Despite the gloomy weather, Bay Area skywatchers will be eagerly awaiting tonight’s total lunar eclipse, which falls on the northern winter solstice—the moment at which the Earth’s axis is tilted farthest from the sun, giving us our shortest day and longest night of the year, and heralding the first day of winter. According to NASA Science News, there’s only been one other lunar eclipse on the northern winter solstice in the last 2,000 years … and that one was back in 1638.
According to information from Oakland’s Chabot Space & Science Center, the eclipse will begin when the Earth’s shadow begins to slide across the full moon at 9:30 pm Monday night. Complete coverage—known to astronomers as “totality”—will last from 11:40 pm until 12:53 am on Tuesday, and the eclipse should be over by 2:00 am. (An animation of how it works can be seen here at ShadowandSubstance.com.)
The eclipse should be visible to viewers throughout North America and western South America, but the view may be obscured in the Bay Area by the heavy cloud cover accompanying recent storms. NASA Science News projects that the very best moment for West Coast observers to catch a peek will be at 12:17 am Tuesday—that’s the moment when, from our vantage point, the moon will be fully in shadow. If you can see the moon through the clouds, expect it to appear red or amber as the Earth’s shadow falls across it.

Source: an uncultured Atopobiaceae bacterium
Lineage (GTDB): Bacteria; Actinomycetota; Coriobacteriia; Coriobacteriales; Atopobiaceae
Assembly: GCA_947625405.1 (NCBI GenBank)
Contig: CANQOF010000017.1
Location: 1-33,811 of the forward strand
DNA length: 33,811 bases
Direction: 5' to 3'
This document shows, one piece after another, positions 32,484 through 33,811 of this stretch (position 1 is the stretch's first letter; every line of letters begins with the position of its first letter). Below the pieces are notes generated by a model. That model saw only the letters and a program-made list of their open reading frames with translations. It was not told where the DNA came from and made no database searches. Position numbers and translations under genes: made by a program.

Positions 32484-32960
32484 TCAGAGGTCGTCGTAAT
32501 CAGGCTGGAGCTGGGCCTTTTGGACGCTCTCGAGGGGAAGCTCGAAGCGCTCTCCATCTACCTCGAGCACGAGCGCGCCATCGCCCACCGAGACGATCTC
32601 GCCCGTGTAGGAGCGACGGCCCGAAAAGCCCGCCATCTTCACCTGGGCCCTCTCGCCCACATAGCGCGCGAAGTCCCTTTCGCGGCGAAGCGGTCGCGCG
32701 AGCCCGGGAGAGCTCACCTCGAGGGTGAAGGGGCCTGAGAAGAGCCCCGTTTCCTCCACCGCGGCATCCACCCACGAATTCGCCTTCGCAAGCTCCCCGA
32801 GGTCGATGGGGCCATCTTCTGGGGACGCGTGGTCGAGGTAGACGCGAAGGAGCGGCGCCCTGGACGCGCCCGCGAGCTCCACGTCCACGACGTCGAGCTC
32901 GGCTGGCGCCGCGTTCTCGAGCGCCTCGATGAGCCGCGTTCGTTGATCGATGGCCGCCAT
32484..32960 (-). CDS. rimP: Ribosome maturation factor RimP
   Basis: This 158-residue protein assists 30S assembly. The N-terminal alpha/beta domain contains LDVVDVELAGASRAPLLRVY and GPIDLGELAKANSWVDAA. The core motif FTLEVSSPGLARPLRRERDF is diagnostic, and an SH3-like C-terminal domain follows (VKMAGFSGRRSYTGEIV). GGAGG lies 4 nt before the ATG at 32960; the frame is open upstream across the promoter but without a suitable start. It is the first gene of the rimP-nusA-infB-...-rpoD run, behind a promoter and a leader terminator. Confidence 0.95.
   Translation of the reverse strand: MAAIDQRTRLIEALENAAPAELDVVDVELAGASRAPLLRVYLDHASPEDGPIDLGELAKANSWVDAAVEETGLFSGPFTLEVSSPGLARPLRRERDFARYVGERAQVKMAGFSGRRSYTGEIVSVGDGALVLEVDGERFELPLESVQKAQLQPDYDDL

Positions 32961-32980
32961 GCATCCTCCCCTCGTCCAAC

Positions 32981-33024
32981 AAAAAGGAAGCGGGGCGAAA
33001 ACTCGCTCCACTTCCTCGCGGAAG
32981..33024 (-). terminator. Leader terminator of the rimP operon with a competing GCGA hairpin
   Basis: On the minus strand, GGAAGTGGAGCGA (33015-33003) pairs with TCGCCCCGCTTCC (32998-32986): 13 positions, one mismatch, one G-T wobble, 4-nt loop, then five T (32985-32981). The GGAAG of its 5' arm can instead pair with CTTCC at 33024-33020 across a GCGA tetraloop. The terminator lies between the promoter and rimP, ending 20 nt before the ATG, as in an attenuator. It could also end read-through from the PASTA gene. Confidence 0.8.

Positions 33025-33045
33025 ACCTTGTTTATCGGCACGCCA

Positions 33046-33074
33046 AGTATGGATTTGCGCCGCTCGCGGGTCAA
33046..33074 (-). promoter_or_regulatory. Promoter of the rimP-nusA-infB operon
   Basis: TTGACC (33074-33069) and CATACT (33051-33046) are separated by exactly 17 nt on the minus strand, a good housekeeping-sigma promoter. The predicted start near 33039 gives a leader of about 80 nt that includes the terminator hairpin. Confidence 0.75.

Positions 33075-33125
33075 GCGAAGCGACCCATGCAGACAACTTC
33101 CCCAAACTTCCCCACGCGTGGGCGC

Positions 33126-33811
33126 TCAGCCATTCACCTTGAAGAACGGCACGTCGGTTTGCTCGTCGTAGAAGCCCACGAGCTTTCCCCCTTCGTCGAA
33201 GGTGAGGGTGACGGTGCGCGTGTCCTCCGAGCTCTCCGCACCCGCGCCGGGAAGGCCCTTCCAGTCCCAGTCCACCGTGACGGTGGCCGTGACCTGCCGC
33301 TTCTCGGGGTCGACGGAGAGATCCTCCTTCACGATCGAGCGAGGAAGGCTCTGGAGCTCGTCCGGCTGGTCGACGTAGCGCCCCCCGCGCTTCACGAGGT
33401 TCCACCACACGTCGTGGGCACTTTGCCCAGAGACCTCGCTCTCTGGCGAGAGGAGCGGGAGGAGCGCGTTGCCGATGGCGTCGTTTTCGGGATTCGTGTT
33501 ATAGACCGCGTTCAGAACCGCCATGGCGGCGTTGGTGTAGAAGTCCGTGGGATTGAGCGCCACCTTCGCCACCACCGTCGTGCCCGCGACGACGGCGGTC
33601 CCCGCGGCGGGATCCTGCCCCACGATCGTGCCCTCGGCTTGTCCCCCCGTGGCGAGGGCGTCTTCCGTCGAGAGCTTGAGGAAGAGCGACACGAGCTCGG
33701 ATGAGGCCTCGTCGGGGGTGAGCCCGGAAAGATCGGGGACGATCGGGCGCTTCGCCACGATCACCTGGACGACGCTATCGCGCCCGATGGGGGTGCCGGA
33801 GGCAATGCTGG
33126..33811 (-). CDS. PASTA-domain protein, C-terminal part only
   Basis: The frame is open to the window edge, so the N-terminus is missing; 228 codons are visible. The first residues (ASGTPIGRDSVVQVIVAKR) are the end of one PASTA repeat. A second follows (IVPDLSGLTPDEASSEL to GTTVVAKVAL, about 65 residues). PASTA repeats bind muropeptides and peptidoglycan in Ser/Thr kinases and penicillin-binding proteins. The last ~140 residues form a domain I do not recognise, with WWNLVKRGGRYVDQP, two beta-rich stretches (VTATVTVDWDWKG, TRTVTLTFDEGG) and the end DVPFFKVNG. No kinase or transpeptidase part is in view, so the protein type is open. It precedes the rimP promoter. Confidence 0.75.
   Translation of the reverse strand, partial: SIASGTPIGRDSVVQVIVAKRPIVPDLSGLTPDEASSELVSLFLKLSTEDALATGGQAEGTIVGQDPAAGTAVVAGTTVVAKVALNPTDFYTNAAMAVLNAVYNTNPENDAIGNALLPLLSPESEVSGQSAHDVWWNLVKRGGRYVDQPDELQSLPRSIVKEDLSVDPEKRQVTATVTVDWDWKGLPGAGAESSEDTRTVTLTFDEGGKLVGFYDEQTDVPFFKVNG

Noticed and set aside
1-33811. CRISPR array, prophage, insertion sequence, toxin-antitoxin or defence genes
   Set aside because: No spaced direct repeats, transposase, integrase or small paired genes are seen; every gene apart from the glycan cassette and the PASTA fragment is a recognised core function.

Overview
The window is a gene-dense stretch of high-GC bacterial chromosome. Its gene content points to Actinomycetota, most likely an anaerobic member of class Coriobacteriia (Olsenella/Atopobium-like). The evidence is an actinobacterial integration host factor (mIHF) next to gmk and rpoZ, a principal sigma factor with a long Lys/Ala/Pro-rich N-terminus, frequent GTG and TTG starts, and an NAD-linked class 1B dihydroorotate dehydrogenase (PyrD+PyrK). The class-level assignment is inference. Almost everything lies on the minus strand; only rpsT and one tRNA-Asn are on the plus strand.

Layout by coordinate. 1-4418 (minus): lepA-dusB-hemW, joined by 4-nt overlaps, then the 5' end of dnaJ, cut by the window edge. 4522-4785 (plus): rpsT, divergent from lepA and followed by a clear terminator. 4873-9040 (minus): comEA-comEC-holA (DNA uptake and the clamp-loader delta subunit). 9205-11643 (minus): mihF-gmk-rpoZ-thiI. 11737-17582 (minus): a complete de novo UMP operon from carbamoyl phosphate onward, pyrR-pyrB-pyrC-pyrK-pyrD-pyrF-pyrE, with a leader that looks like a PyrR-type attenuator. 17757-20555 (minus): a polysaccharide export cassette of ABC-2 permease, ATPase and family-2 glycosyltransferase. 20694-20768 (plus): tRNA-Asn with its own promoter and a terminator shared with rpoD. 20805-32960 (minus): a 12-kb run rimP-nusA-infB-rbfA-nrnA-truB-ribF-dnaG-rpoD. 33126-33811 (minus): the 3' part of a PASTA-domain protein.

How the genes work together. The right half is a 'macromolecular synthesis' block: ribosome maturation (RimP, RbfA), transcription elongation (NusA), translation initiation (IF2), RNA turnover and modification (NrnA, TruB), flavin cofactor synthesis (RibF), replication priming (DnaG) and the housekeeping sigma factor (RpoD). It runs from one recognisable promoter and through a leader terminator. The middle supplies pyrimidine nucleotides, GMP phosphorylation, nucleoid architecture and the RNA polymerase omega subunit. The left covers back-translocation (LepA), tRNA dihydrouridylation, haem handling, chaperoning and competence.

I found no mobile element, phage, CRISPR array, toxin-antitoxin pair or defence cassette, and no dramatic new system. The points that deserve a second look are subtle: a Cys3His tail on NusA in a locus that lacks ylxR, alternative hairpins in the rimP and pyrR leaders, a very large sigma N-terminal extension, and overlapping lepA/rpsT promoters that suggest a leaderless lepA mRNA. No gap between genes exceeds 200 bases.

In Oakland, Chabot is offering “Midnight Delight,” a special program based on mythology and lore surrounding the moon, which event organizers promise will take place from 9:00 pm Monday until 2:00 am Tuesday come “rain or moonshine.” If the weather is good, Chabot will offer visitors a chance to view the eclipse via its telescopes, and astronomers will be on hand to talk about the science of eclipses. Weather permitting, eclipse buffs watching from home can also tune in online via Chabot’s NellieCam, a camera affixed to Nellie, the observatory’s 36-inch reflecting telescope. If the skies remain overcast, Chabot will present a simulated eclipse in its planetarium.
For those of you watching from home, it is safe to look at a lunar eclipse with the naked eye. And if you miss it, well, hang tight. There will be another winter solstice lunar eclipse in 2094.
Information about tickets for Chabot’s “Midnight Delight” program can be found here. You can check for the lastest local weather updates via our new Oakland North Yahoo! weather page. NASA’s eclipse page, with dates for upcoming solar and lunar eclipses, can be found here.
Top lunar eclipse photo © 2010 Fred Espenak, www.MrEclipse.com